The truth about living in the Snow Belt is that come winter, and winter is definitely a looong, dark season, it’s cold, it’s snowy and it’s icy. Oh, and rarely that Currier and Ives or visit-to-Tahoe kind of snow. It’s the kind of snow that gets old fast because it has to be shoveled or otherwise removed, sometimes every single day. Yes, it gets old. And dirty. And slushy. And by March, we are all damn sick of it. I do remember that.
But as a Syracuse University college student, snow season meant we all stole our cafeteria trays and used them as small sleds to “tray” down the snowy hills. Like in this video:
Now, here’s what the hill in front of my old dorm looks like without snow. Dorm’s the tall building on the left, M. Street at the bottom of the steep hill. “How did we ever walk up and down these hills in the snow and ice,” I asked, when we were there. “How did we ever get up and down them at all,” he asked plaintively, in the 95 degree summer heat.
I had a better question. “How did our asses fit on those tiny trays?” Especially when our diets included all this fine home-made pasta that our moms made.
And donuts every Sunday morning. Big donuts. Heavy donuts. Sweet donuts. Donuts that Delited Everyone. (I couldn’t resist posting more donut pictures.)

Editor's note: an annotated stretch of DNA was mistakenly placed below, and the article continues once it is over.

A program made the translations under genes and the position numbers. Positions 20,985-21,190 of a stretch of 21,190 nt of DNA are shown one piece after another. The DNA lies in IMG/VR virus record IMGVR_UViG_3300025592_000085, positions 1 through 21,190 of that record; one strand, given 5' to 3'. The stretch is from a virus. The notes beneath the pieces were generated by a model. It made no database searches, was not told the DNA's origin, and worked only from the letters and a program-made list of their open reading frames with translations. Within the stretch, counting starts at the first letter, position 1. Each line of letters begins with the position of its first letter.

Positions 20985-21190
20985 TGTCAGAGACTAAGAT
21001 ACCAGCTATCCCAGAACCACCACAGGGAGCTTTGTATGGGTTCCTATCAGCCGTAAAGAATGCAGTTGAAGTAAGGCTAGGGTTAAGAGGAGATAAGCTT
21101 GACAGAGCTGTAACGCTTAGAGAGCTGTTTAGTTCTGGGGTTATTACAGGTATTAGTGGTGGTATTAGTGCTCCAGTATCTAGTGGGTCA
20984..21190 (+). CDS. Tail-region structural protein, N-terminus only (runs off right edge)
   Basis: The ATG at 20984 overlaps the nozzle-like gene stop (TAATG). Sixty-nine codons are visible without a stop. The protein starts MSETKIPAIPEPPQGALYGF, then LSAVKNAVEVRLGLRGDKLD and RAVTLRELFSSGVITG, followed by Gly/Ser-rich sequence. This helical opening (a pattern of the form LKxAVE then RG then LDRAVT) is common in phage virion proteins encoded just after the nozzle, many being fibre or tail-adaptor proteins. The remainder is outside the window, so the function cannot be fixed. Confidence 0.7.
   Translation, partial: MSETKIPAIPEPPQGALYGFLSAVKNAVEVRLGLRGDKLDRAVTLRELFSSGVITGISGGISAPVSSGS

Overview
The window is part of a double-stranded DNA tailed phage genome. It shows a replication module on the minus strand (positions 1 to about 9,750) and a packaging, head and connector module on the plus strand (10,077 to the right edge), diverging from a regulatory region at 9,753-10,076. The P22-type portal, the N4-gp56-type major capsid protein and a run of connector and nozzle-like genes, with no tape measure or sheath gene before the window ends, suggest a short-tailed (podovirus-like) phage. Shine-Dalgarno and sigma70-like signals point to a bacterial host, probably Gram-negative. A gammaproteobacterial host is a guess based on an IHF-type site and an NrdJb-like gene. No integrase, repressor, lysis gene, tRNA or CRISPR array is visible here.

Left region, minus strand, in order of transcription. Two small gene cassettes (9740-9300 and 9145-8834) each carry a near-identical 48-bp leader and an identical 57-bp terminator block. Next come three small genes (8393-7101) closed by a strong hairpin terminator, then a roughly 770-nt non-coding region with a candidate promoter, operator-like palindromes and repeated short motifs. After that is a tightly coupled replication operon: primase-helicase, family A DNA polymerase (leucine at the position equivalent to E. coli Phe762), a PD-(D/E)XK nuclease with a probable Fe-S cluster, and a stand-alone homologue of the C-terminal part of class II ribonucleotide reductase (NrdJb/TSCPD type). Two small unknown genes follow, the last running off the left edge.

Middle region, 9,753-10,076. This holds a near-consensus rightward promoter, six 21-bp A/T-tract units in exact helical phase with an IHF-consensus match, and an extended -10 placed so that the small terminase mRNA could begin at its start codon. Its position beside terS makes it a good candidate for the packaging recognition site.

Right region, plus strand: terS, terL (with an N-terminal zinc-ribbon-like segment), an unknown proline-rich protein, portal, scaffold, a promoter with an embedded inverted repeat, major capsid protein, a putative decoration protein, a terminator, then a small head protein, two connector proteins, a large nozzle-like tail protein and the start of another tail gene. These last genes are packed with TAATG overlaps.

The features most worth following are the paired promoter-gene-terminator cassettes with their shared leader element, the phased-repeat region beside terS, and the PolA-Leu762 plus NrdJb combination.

I guess that’s why 40 years later I find myself keeping company with this man at 7:30am three days a week. Back in the day, I’d date him. But now, as my senior years creep in, I’m just happy to have him put me through my paces.
This was more than a trip down memory lane for me. It was a visit to a time and place for which I’ve always had a soft spot. If I could do anything over, I’d do the years I was at SU. They were some of the happiest and most exciting of my life.
Time passes. So much has changed about everything: SU, our lives, our families, the area. Yet we stay connected by things as crazy as a donut shop, a pizzeria jukebox, a storefront or an old apartment.
Things may have changed, but I can see them all in my mind’s eye as if they were still there. I can see my father hoist the American flag on the flagpole he installed in front of our house. How proud this son of illiterate immigrants was to have “made it” in America.
I can see my mother taking me to Manhattan to see plays and shop with her best friend HER daughter and I can hear the laughter on those fun trips.
I can also see my parents on their deathbeds taking account of their lives as they faced the end.
I can see my siblings struggle to come to terms with our upbringing and I can see only too well how that has affected their lives and mine.
I’ve moved on, of course, but it’s all frozen for me in that little space between childhood and adulthood. When responsibilities were…well, they weren’t my responsibility. It’s fun to live in that wonderful innocence for just a little while.
And then, the alarm goes off and I awaken in our house in San Jose with M. beside me as he was all those years ago. The reality of my current life takes center stage, and I tuck those memories away in a safe place for another day.